What questions do I recommend salespeople ask? Truthfully, that depends on where your prospect falls in the decision-making process. But let’s assume for today that your prospect isn’t thrilled with the status quo but hasn’t yet decided if it’s worth the extra work required to change. (And I’ve chosen this hypothetical because more than 90 percent of your prospects will likely feel this way.)
So what do you ask such a prospect? Personally, I think it’s imperative to find out about his status quo. That’s why I suggest starting with a question such as “Tell me about your current situation.” In my case, the question would be “Tell me about your sales force.”
Then, I’d want to learn about the challenges he was facing, so I’d ask “What are the biggest issues you’re facing right now?” I’d also want to find out how those issues would impact his ability to achieve his goals, so I’d ask “How will these challenges affect your ability to reach your objectives this year?”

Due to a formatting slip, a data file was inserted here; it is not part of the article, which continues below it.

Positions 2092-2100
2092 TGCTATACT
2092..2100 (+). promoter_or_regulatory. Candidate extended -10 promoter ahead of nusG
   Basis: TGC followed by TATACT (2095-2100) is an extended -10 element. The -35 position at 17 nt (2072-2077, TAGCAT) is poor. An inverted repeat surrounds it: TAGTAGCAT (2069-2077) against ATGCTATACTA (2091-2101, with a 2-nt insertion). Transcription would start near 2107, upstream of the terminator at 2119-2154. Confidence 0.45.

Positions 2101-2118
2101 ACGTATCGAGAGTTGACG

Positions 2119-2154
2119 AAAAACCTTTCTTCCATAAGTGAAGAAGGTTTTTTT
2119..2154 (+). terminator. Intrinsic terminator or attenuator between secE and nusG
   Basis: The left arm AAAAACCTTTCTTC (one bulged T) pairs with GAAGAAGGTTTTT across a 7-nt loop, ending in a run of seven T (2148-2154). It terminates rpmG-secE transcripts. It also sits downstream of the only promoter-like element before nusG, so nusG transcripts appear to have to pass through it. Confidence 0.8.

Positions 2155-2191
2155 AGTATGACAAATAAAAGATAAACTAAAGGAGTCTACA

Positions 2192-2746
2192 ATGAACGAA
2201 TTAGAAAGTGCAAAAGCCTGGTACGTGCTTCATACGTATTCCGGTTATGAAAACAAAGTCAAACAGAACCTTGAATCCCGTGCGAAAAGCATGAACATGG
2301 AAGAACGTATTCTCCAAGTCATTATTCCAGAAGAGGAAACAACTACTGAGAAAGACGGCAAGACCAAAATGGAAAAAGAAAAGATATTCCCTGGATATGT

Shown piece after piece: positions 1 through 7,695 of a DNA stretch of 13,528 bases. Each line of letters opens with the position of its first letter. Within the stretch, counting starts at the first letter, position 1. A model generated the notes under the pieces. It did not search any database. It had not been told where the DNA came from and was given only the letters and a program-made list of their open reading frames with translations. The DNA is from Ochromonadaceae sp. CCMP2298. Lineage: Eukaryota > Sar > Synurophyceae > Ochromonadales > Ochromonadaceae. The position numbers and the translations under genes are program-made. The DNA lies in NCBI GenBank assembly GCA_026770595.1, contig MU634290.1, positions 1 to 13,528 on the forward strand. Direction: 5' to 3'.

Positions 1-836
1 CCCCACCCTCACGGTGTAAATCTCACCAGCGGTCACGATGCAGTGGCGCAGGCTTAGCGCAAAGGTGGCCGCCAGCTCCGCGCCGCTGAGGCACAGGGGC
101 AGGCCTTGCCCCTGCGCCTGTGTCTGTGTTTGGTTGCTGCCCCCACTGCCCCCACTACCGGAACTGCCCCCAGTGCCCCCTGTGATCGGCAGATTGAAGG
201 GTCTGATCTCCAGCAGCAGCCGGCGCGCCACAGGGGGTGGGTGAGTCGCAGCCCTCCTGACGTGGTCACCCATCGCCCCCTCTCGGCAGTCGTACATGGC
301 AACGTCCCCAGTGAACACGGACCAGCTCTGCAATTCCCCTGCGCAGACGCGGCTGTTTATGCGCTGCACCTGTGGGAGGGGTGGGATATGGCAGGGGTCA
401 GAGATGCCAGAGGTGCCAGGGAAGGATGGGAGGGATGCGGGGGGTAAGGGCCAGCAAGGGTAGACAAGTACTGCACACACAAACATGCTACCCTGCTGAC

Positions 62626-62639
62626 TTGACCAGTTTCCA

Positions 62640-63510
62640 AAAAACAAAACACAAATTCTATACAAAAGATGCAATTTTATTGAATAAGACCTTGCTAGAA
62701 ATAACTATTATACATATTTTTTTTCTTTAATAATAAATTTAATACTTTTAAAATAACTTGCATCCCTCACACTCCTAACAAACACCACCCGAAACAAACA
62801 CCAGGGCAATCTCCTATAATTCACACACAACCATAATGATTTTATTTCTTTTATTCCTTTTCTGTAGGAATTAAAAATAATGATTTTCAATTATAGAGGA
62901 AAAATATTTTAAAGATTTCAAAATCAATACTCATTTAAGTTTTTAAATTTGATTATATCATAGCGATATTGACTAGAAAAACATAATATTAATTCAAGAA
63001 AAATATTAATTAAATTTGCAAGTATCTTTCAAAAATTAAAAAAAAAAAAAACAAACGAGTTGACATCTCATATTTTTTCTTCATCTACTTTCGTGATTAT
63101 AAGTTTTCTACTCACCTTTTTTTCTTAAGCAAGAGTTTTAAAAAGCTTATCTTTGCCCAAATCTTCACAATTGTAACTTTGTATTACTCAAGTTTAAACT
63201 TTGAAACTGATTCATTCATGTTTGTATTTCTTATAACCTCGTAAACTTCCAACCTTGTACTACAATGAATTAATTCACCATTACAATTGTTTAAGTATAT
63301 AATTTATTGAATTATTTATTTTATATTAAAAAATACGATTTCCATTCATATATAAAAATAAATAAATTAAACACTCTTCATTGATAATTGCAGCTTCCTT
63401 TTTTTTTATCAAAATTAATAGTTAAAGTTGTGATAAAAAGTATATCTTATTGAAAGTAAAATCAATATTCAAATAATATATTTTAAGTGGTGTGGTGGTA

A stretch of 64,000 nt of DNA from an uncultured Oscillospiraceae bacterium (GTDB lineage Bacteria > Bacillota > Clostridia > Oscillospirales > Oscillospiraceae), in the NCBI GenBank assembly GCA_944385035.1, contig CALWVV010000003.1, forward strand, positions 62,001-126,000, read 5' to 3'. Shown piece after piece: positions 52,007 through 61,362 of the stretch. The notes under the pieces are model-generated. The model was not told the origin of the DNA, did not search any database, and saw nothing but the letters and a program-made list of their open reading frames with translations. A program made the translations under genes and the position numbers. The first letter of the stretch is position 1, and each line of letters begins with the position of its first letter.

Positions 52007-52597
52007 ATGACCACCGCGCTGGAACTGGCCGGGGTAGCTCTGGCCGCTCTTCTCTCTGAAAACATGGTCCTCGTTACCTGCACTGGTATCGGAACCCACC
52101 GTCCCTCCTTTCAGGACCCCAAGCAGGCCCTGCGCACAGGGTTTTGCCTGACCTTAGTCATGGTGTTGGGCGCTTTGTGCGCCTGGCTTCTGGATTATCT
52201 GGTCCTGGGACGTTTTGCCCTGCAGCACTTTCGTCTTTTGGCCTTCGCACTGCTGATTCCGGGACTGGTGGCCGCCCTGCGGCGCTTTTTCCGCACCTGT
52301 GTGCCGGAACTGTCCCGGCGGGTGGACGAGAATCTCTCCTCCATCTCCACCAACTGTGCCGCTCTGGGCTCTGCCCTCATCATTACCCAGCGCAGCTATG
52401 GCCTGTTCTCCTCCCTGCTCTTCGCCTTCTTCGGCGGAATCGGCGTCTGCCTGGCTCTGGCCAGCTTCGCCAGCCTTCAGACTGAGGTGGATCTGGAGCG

Finally, I’d want to know what he was already doing to address these challenges, so I’d ask “What types of strategies have you put in place to help you close the gap?”
To beat the status quo:
- Start by asking about her situation, specifically as it relates to your offering.
- Find out about her issues.
- Determine the business impact of these challenges and discover what she’s already doing about it.
Inertia is a formidable foe in the world of sales, but with a few probing questions, you can get your prospect (and your sales) moving in the right direction.
Sign up for The Lead and get a new tip in your inbox every day! More tips:
- 5 more lame sales questions advisors need to avoid
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- 4 factors that make a prospect decide to buy
Jill Konrath is the author of SNAP Selling and Selling to Big Companies. If you’re struggling to set up meetings, click here to get a free Prospecting Tool Kit.